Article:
Melanie's Week in Review  - May 22, 2016
The last story I am going to tell you about is The Corporation Wars: Dissendence by Ken MacLeod. This is the first novel in the Corporation Wars Trilogy. You may know that I like watching science fiction better than I like reading it but I thought I would give this story a go. This novel is one of the few occasions where the title gives the story away. This is the story of two corporations that end up going to war when their robots gain sentience and want a few answers to their purpose in life. Brought in to fight them are the rebels and anarchists from centuries ago as they battle in a virtual world. Basically this is man vs machine. Who will survive?

I think this book was 'ok'. It is a bit long winded but overall a good story. I liked the chapters about the robot insurgence over those about the virtual reality fighters. If you are a SF fan then I would definitely give this a go.

Well folks, that is it for me this week. I hope you have missed me :). Lucky for you I will back next week so until then Happy Reading!

The Emperor's Railroad
The Dreaming Cities 1, April 19, 2016
Trade Paperback and eBook, 144 pages

Melanie's Week in Review  - May 22, 2016
Global war devastated the environment, a zombie-like plague wiped out much of humanity, and civilization as we once understood it came to a standstill. But that was a thousand years ago, and the world is now a very different place.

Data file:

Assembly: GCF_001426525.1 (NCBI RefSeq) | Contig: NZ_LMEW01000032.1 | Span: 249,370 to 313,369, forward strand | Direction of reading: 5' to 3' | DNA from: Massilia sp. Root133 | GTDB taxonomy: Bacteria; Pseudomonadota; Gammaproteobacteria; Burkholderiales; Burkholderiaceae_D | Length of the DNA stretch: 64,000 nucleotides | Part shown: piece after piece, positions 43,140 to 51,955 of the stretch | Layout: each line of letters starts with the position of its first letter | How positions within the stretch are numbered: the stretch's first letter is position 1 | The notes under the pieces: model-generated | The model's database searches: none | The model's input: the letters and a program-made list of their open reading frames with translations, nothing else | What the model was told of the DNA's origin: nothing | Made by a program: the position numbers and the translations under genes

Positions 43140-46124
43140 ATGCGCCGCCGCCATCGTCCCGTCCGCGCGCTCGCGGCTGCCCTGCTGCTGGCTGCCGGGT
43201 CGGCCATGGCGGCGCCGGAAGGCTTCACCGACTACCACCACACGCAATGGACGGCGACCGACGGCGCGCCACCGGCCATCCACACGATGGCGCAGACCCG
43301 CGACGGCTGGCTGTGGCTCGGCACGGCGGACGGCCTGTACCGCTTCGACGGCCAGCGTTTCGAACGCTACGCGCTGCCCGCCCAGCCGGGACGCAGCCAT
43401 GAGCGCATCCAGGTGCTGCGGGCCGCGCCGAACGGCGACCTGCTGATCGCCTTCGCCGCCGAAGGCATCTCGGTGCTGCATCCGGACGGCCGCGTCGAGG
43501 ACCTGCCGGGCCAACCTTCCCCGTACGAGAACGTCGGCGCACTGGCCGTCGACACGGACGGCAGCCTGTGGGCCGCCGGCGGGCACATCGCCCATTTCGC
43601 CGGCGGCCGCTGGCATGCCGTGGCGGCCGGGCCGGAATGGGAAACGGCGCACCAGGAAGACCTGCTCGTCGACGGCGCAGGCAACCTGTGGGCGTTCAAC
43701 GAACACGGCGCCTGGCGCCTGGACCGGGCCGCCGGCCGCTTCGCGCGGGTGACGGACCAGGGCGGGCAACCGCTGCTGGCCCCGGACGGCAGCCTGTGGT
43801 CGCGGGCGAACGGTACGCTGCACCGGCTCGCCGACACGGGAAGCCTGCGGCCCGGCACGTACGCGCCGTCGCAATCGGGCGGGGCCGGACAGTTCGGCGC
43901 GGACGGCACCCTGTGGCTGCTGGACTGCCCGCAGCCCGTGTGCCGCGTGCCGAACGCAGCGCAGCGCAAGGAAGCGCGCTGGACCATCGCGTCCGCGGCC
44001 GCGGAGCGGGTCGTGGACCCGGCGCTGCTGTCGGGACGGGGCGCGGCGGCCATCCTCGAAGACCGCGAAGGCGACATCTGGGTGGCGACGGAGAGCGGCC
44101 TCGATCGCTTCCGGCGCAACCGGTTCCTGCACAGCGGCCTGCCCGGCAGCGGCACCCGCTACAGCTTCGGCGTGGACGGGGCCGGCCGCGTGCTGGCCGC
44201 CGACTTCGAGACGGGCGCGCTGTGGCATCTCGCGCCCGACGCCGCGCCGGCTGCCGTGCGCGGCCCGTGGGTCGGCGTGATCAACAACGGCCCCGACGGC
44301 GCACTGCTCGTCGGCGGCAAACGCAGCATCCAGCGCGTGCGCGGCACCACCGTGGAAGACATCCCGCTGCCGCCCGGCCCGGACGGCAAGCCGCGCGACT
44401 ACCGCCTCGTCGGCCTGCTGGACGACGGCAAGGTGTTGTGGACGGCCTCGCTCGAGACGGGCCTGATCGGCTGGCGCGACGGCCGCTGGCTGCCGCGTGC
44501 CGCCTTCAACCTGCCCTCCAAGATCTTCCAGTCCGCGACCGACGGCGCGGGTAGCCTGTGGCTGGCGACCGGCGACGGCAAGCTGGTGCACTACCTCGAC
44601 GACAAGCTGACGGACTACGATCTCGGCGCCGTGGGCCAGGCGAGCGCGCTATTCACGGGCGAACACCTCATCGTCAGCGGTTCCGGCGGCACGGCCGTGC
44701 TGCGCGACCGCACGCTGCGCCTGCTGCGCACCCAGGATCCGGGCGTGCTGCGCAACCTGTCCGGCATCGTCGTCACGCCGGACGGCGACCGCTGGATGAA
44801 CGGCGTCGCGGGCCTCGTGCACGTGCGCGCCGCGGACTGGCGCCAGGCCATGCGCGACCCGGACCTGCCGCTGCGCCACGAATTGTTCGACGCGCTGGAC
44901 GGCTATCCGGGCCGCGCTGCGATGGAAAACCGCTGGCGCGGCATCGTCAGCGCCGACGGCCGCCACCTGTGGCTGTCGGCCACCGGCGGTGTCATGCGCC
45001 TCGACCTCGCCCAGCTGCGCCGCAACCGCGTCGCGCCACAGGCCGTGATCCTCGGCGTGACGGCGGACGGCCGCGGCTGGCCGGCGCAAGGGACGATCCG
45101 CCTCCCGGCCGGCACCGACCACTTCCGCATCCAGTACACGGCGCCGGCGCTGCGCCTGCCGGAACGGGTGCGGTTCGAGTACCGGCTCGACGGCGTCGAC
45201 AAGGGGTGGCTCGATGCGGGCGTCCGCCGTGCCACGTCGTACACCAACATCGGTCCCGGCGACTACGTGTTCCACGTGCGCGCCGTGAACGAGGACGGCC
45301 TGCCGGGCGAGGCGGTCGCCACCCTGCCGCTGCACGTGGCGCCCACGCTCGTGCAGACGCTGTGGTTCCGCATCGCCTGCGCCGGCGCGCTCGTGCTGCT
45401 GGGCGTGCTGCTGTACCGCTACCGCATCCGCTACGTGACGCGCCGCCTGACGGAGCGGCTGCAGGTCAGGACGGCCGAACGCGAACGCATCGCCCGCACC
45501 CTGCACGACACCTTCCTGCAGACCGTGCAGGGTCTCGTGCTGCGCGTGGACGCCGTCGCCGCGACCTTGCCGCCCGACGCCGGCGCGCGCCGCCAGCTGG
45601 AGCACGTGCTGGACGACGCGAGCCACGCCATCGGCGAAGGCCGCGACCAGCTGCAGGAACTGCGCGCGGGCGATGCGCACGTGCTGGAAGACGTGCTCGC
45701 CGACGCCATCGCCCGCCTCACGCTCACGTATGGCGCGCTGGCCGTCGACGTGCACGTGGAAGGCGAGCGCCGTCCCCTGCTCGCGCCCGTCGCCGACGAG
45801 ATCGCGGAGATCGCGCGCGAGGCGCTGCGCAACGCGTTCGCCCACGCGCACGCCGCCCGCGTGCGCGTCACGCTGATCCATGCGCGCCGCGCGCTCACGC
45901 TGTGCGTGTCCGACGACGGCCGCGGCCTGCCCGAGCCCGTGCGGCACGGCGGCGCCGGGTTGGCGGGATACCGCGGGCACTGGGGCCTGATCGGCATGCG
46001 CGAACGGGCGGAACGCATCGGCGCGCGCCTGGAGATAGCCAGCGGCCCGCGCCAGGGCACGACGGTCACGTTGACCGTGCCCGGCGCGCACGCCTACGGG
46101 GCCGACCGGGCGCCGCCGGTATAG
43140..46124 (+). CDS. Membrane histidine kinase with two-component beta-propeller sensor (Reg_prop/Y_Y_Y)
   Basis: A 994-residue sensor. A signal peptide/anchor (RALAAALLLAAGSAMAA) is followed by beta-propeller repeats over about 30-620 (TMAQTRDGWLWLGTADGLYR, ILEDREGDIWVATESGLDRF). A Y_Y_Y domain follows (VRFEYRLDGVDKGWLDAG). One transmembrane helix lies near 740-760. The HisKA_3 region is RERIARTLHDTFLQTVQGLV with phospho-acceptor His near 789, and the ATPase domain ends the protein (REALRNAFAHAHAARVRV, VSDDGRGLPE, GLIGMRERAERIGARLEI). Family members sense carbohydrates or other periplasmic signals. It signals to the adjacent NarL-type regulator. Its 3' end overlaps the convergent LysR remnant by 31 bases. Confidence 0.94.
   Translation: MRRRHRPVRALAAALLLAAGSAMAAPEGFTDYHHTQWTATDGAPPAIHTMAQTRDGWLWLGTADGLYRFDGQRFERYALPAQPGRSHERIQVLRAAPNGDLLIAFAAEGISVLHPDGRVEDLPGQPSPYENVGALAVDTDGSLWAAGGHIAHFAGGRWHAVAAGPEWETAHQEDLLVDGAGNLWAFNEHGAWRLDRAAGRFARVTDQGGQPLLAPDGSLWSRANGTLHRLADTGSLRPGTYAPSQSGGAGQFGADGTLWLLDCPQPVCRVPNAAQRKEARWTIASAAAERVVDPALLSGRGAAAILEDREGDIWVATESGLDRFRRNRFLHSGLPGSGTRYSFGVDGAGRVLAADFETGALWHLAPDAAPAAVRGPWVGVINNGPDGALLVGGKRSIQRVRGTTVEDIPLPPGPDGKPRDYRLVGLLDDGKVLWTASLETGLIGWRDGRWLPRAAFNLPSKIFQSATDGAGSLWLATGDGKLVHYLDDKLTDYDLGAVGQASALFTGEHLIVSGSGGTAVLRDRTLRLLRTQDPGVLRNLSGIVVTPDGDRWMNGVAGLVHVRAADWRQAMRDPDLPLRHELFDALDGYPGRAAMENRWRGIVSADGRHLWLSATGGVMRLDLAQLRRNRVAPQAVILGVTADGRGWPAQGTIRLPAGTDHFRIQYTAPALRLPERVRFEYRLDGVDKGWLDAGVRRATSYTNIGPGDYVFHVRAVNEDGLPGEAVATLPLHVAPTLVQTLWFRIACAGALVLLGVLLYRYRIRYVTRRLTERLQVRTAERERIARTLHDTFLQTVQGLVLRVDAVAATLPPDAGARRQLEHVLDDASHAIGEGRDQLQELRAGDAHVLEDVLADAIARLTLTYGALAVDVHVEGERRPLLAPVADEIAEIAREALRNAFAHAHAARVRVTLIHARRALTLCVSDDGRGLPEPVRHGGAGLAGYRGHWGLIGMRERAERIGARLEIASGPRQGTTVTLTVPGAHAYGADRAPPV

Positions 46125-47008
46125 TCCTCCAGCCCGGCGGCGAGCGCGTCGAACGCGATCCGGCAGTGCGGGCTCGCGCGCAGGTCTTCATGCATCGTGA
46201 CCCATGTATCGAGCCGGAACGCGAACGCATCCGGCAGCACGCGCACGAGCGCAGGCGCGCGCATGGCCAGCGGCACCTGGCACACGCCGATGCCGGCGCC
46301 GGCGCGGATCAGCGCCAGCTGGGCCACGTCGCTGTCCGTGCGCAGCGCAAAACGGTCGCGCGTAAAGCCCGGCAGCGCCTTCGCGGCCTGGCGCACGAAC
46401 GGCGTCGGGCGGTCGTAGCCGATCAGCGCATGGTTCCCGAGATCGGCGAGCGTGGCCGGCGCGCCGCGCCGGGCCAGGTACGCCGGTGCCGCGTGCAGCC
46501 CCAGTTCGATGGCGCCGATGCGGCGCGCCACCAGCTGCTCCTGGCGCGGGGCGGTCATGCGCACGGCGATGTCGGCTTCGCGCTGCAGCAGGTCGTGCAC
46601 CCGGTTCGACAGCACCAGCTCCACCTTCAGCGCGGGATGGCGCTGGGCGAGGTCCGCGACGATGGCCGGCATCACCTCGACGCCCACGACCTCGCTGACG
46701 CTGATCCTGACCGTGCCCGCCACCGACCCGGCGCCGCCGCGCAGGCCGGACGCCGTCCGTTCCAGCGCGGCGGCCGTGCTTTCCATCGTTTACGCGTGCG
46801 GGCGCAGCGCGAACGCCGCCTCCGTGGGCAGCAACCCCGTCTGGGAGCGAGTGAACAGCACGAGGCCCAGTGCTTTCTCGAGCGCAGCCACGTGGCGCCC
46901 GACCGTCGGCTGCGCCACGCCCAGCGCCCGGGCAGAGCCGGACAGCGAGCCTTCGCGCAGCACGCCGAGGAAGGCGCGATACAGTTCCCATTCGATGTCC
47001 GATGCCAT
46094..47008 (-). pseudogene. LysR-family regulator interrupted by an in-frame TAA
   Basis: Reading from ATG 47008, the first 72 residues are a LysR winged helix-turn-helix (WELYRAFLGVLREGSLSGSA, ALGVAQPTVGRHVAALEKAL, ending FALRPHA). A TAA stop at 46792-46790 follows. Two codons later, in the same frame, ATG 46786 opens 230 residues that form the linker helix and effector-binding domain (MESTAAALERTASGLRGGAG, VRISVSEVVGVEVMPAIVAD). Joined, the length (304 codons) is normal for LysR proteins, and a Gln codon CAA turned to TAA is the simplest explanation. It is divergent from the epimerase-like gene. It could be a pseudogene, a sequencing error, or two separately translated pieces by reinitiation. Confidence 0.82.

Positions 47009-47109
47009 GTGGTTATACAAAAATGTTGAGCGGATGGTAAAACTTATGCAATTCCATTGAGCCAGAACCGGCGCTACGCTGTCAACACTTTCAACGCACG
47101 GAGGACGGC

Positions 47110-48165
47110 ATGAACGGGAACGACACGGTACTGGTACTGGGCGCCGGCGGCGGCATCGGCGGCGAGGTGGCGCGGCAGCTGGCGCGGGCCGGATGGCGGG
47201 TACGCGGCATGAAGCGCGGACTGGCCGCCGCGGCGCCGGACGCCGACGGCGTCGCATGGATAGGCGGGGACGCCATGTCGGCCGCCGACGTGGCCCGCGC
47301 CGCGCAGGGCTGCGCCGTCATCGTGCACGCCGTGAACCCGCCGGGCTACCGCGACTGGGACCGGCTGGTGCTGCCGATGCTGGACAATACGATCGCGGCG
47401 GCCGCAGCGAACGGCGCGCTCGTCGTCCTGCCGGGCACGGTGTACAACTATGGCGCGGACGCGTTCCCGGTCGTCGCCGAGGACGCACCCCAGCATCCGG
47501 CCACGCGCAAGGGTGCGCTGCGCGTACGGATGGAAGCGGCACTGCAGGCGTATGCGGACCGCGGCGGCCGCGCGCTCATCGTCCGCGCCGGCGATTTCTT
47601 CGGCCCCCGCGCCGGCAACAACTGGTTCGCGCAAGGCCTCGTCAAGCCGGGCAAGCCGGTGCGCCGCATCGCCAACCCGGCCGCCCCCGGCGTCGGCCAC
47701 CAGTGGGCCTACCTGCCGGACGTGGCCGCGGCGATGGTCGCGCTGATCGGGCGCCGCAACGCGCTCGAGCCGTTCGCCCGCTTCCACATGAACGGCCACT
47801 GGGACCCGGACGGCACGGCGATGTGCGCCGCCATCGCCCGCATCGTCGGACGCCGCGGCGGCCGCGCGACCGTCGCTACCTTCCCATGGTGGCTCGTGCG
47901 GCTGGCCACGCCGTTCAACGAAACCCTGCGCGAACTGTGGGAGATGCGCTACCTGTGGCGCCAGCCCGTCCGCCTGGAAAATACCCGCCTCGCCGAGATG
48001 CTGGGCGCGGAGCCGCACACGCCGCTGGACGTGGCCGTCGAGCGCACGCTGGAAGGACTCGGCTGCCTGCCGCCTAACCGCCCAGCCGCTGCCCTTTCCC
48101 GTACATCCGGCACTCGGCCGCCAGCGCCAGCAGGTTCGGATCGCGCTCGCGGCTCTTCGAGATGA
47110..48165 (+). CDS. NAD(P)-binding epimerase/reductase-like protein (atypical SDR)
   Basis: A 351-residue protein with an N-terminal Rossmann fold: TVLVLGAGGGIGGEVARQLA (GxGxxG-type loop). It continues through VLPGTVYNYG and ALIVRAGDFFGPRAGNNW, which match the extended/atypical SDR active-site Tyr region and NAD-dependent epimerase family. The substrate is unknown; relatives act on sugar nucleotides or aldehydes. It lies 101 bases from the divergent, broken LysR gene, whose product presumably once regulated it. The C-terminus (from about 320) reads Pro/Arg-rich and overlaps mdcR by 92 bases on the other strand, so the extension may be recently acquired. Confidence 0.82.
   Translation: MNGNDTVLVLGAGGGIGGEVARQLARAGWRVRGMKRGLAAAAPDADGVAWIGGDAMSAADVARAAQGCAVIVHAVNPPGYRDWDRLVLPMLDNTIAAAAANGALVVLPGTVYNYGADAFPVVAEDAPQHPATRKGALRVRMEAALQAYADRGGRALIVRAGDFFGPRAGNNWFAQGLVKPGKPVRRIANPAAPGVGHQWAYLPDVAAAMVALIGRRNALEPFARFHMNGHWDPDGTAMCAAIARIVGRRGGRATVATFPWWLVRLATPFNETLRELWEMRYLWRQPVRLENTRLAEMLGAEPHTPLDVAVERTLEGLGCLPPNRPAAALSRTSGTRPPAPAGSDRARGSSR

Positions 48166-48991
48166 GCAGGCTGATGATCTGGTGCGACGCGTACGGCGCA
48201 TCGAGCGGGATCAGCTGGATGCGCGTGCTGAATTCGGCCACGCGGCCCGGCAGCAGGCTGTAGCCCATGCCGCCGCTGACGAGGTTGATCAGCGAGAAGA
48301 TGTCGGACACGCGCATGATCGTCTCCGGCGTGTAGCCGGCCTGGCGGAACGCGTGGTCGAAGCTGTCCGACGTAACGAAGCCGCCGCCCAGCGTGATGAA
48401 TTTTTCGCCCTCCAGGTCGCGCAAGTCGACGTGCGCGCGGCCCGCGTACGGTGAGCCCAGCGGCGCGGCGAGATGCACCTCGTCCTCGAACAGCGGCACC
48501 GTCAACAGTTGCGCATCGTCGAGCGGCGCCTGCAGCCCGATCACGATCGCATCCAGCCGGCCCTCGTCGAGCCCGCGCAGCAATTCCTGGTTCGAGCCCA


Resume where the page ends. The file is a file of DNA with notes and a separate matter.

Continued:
Conflict between city states is constant, superstition is rife, and machine relics, mutant creatures and resurrected prehistoric beasts trouble the land. Watching over all are the silent Dreaming Cities. Homes of the angels, bastion outposts of heaven on Earth. Or so the church claims. Very few go in, and nobody ever comes out.

Until now…

The Hollows / Peri Reed Chronicles
Pocket Star, April 4, 2016
eBook, 100 pages

Melanie's Week in Review  - May 22, 2016
Worlds collide when Rachel Morgan of The Hollows meets Peri Reed of The Drafter in this exciting new short story from #1 New York Times bestselling author Kim Harrison.

The paranormal and the futuristic meet in this thrilling novella featuring your favorite badass heroines from two of “the amazingly gifted” (RT Book Reviews) Kim Harrison’s most beloved series: the Hollows and the Peri Reed Chronicles. The magic of the Hollows runs full force into the technological sophistication of The Drafter when a device capable of carrying a city’s data stream pulls Rachel, the bounty hunter witch of the Hollows, between realities, marooning her in a world where the supernatural holds no sway. To get Rachel and Jenks home, Peri, the dangerous renegade of 2030, must decide what will chart her future: her blind trust in those who grant her power, or her intuition telling her to believe.